As it currently stands, the main character leads with his attitude of wanting instead to fight on the front and his last goodbye to his brother who is an officer in the Kreigsmarine before he ships out. There's definitely room to improve, I think maybe I just need to get it all out and then I can start to carve the shape as it were.

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    • @MrEvans: Sounds good, although from what you're telling me I think we need to back up another step.  If it's the journal of a German soldier, then presumably it's just coming to light now, in 2019 (probably 2020 by the time the story is ready to publish).  If you really want to draw your readers in that necessitates at least some sort of frame narrative.

      Now, this frame narrative doesn't have to be super complex (although it can be).  You could put a single paragraph at the beginning, summing up where the journal came from.  Or, you could write an entire secondary narrative about it's journey onto the internet.  Whichever would help build the dread most effectively for your story.

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    • In the Horrors of the Battlefield format, the "author" explains that the journal found its way to him via the descendant of a US Navy officer who oversaw the capture of the crew of a German submarine, the crew of which included Gerhard while attempting to flee the destruction of the base. Thus his journal was confiscated and then forgotten for some time. Part of that format also includes a personal letter from said officer regarding the sub's capture and what he thinks of the whole affair.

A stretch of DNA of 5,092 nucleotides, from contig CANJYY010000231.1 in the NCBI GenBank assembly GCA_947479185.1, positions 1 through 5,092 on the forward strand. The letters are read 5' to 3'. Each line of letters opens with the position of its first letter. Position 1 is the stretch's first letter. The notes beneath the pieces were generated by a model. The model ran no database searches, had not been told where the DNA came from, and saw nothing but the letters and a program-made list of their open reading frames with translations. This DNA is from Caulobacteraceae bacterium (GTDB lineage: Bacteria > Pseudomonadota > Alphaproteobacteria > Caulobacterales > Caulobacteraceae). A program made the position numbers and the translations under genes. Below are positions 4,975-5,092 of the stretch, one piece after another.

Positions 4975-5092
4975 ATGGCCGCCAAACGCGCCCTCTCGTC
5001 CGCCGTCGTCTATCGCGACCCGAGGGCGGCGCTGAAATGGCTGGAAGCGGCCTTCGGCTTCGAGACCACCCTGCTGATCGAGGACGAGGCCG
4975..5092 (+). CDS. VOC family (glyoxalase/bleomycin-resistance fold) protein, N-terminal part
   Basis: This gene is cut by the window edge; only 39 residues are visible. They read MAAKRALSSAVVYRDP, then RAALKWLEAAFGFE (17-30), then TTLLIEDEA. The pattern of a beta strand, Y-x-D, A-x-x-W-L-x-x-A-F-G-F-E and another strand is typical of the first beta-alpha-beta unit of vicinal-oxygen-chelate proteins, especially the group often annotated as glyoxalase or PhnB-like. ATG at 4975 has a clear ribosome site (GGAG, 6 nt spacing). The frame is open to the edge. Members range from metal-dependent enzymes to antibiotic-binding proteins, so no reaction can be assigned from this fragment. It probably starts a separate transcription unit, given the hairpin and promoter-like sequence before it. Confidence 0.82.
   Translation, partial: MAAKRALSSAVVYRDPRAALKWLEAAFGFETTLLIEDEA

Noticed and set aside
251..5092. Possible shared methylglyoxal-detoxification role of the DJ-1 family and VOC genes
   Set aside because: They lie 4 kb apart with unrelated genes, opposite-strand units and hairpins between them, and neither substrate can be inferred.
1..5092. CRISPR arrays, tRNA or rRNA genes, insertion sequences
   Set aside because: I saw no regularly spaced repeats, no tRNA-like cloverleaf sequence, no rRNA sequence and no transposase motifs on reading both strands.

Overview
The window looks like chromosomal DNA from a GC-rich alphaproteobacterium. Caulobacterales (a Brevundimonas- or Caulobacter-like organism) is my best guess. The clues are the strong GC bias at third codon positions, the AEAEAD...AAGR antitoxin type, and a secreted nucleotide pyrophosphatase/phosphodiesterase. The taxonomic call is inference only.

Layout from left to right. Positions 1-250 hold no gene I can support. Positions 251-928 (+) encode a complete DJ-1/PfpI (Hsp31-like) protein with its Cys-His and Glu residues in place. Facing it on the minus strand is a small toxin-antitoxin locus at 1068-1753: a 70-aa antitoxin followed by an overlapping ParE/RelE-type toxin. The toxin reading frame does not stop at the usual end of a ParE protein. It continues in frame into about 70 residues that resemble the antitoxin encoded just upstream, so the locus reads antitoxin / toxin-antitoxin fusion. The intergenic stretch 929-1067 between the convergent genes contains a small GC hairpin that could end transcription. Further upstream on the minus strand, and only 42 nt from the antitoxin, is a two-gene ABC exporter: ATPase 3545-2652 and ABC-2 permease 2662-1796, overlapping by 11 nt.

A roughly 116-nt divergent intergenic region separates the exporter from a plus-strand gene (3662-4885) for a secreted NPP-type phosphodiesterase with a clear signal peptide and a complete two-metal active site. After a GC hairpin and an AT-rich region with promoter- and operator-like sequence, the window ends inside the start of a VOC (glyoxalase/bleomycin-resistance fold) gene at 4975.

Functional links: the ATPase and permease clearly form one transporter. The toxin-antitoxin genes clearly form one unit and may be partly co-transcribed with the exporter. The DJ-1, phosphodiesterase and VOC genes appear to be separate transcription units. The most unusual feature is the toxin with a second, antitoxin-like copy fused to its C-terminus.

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    • That's pretty good, but I'd at least throw in a line about someone searching through and digitizing old archived books from WWII.  Also, did the writer survive among the crew?  If so, you should definitely mention what happened to him (assuming it was recorded).  If not, I'd suggest mentioning why someone thought his journal was worth grabbing?

      BTW, I worry that it may be bad form to beg for feedback, but we're evidently on at the same time, so would you mind giving a bit on the story I posted?

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    • That could fit, but the journal was actually kept in the family's possessions as the officer managed to bring it home with him after his service and he just forgot about it until his grandson came across it and drew a connection between it and the recent rediscovery of Schatzgraber's ruins.

      I'm actually not sure yet what "happened" to Gerhard after his ordeal, assumedly he was detained further by the US Navy but I don't know if anything comes of what he divulges about the Schatzgraber project. My guess is he was released after the war and tried to return home to the fatherland, and was maybe assasinated by some form of the Nazi party remnants to keep him quiet.

      Bad form? That's what a workshop's for! I'll look.

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    • Thanks!

      And, honestly, we're still just barely living in a time when WWII veterans are alive.  You could have the grandson interview him, either in the initial story or save it for a possible sequel.

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    • A FANDOM user